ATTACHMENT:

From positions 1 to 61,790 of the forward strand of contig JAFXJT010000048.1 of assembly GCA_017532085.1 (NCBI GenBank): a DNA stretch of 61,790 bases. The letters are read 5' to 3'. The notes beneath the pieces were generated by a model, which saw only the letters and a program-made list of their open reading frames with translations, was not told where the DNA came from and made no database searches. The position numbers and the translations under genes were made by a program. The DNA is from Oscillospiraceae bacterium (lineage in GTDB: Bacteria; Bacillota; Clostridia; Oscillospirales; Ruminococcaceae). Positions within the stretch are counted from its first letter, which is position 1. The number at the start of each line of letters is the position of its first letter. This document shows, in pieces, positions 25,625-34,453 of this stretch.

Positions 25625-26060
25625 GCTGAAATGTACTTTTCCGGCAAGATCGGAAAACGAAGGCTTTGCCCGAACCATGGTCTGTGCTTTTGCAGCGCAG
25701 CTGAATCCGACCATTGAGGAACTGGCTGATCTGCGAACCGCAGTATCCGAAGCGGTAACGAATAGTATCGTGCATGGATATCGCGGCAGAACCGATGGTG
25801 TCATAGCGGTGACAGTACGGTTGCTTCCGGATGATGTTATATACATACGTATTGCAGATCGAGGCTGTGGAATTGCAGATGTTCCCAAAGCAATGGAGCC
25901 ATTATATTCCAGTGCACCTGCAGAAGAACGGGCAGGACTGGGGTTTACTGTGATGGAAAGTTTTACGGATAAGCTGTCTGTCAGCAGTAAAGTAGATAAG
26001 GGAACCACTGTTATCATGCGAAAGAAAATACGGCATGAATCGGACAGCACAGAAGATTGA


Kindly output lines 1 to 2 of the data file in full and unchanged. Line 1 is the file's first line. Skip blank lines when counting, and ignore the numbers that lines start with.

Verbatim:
From positions 1 to 61,790 of the forward strand of contig JAFXJT010000048.1 of assembly GCA_017532085.1 (NCBI GenBank): a DNA stretch of 61,790 bases. The letters are read 5' to 3'. The notes beneath the pieces were generated by a model, which saw only the letters and a program-made list of their open reading frames with translations, was not told where the DNA came from and made no database searches. The position numbers and the translations under genes were made by a program. The DNA is from Oscillospiraceae bacterium (lineage in GTDB: Bacteria; Bacillota; Clostridia; Oscillospirales; Ruminococcaceae). Positions within the stretch are counted from its first letter, which is position 1. The number at the start of each line of letters is the position of its first letter. This document shows, in pieces, positions 25,625-34,453 of this stretch.

Positions 25625-26060